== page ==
Advancing American Jump Racing Through Opportunity

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Steeplechase

The sport that supports communities.

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Give Now, Give Later, Fundraise & Volunteer

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2016 Owner-Trainer Symposium and Steeplechase Auction

The National Steeplechase Association (NSA) recently announced the dates of the second annual Owner-Trainer Symposium and Steeplechase Auction. It will be held Sunday, April 10, at Great Meadow Race Course in The Plains, VA.

The event will bring together industry leaders to share their insights on how to make American jump racing ownership a fulfilling and rewarding experience. The Steeplechase Auction portion of the program will feature horses that are ready to run, are progressing toward their first 2016 starts, or are prospects for racing over fences.

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Your 2015 NSA Award Winners

With autumn racing coming to a close, the National Steeplechase Association celebrated with the annual awards dinner at the National Steeplechase Museum.

Dawalan, owned by Irv Naylor and trained by Cyril Murphy, won the last stakes race of 2015, the $100,000 Marion duPont Scott Colonial Cup Grade 1 Hurdles Stakes, a 2-3/4-mile race over National Fences, under jockey Ross Geraghty, at Springdale Race Course in Camden, SC.

“My biggest regret is that Irv isn’t here to see it. This is his great love,” Diane Naylor said after accepting the trophy on his behalf. “This is a team effort, everyone working together. I’m excited for Cyril and the barn. It’s a dream come true. Everyone ends the season on a good note.”

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Hope Cooper, National Steeplechase Museum Honoree

hopecooper"She is the rare person who just keeps giving," said of one of Springdale Race Course’s most dedicated during a reception to launch this year’s Marion duPont Scott Colonial Cup in Camden, SC. Hired in 1988, she was an integral part of establishing College Park, making Springdale a year-round training center and building the sponsor mounds. Named Curator of the National Steeplechase Museum when it opened in 1998, she built the collections and raised plenty of funds before passing her Executive Director title over in 2014 prior to retiring in 2015 when she celebrated her 58th year at the Carolina Cup. Hope Cooper’s perspective will add greatly in her new role as a recently elected member of the Board of Directors. 

Give Now, Give Later, Fundraise and Volunteer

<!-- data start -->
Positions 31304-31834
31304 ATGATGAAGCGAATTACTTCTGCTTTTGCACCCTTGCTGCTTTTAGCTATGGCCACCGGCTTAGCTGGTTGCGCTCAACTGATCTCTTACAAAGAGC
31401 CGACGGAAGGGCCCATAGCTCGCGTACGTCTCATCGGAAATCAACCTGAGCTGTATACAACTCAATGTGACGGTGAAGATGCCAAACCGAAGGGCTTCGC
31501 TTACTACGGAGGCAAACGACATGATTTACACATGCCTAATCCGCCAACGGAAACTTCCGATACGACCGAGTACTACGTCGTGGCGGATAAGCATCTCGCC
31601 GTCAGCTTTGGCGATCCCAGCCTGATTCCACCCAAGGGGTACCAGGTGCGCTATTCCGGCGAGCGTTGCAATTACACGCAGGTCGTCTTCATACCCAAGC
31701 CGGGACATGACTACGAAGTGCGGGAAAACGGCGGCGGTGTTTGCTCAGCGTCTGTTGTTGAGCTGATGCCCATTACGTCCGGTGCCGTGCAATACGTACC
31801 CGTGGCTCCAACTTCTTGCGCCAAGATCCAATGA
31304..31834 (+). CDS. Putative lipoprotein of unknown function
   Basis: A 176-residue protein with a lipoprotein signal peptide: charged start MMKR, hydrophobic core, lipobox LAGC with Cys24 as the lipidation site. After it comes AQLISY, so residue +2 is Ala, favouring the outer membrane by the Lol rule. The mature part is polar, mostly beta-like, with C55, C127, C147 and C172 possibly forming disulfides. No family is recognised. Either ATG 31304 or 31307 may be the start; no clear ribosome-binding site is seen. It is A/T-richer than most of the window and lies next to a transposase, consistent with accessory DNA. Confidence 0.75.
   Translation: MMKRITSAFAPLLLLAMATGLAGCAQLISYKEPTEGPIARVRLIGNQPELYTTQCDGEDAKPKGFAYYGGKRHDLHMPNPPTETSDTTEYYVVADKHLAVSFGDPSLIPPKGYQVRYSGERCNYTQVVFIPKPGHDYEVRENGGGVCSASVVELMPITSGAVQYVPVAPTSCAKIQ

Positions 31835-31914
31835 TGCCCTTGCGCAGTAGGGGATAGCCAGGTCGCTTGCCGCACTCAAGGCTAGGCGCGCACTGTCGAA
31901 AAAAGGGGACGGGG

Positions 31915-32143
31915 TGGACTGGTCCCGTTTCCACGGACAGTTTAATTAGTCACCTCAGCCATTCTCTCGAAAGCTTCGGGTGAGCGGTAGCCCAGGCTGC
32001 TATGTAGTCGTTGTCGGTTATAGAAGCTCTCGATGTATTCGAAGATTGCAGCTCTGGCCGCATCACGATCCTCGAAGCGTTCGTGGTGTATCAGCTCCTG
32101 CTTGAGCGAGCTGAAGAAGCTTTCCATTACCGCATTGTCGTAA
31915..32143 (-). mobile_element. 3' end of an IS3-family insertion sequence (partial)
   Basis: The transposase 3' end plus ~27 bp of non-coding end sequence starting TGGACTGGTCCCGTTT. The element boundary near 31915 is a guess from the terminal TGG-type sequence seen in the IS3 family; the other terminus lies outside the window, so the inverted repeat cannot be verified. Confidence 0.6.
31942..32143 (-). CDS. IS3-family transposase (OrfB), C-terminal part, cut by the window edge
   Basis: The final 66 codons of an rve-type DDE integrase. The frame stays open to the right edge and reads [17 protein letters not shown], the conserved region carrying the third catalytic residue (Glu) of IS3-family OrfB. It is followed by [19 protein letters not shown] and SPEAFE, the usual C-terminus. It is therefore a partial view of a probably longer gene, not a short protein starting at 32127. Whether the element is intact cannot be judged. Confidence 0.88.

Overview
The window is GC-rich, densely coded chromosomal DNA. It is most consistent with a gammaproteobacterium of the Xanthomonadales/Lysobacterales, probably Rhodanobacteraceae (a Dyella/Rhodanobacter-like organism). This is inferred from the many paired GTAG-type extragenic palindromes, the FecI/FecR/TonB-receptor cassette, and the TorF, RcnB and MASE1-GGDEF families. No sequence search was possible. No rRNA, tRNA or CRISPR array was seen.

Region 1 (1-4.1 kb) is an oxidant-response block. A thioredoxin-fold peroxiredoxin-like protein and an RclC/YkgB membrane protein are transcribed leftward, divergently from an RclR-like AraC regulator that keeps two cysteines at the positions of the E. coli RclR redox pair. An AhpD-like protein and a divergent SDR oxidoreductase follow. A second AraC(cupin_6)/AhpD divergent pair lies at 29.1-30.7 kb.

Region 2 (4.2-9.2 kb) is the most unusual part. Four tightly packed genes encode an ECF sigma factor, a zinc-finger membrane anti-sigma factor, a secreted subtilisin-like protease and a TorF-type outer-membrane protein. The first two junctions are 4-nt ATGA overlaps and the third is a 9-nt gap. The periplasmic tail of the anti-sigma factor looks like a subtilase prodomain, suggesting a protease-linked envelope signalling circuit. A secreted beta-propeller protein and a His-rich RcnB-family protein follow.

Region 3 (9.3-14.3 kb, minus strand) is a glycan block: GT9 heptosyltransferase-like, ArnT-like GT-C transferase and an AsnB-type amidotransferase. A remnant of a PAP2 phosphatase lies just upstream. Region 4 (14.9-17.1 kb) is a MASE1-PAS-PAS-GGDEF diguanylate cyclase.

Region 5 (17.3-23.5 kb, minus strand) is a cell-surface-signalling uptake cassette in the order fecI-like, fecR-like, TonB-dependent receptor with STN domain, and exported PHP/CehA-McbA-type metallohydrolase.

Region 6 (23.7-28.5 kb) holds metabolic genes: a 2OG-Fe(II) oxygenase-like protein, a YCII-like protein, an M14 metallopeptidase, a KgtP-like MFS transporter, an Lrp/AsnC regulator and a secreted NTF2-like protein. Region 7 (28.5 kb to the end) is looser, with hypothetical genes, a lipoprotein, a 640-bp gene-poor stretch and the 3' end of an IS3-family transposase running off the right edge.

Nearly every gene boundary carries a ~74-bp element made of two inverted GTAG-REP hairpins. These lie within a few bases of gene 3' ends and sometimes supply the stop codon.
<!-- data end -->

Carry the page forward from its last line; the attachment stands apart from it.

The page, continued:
Marion duPont Scott’s contributions to steeplechasing remind us that foresight is the key to preserving this sport well past our own era. She was an extraordinary person with extraordinary resources. Her kind of generosity is not expected but if each of us contributes to American jump racing in some way, each of us will be helping to preserve this legacy that we have been left and all of the good that steeplechase does for its participants and the communities and causes that benefit.

Your contributions to the National Steeplechase Foundation (NSF) are what are needed for the sport to be a part of our American fabric in the years ahead. And remember, your financial gifts to the NSF are tax deductible.

As we reflect on the organization’s 20-year history, there is sincere gratitude for your foresight that guides American jump racing today. The Board of Trustees of the NSF is committed to being your partner. You are part of a formidable team that is responding in the areas of greatest need so that American jump racing’s future can remain as lively and rewarding as it has since it began in our country nearly 200 years ago.

About the NSF

The National Steeplechase Foundation, Inc. is referred to as the NSF. It is a 501(c)3 so your donations to this publicly supported organization are deductible within the limits of current federal and state tax law. The NSF is exempt from federal income taxation.

The NSF is a wholly independent organization. All decisions and actions are determined by its Board of Trustees.

The NSF was created in 1995 with the objective of preserving steeplechase horse racing in the United States. Its areas of focus are safety, education, amateur participation and the overall promotion of steeplechasing or, what many call it, American jump racing.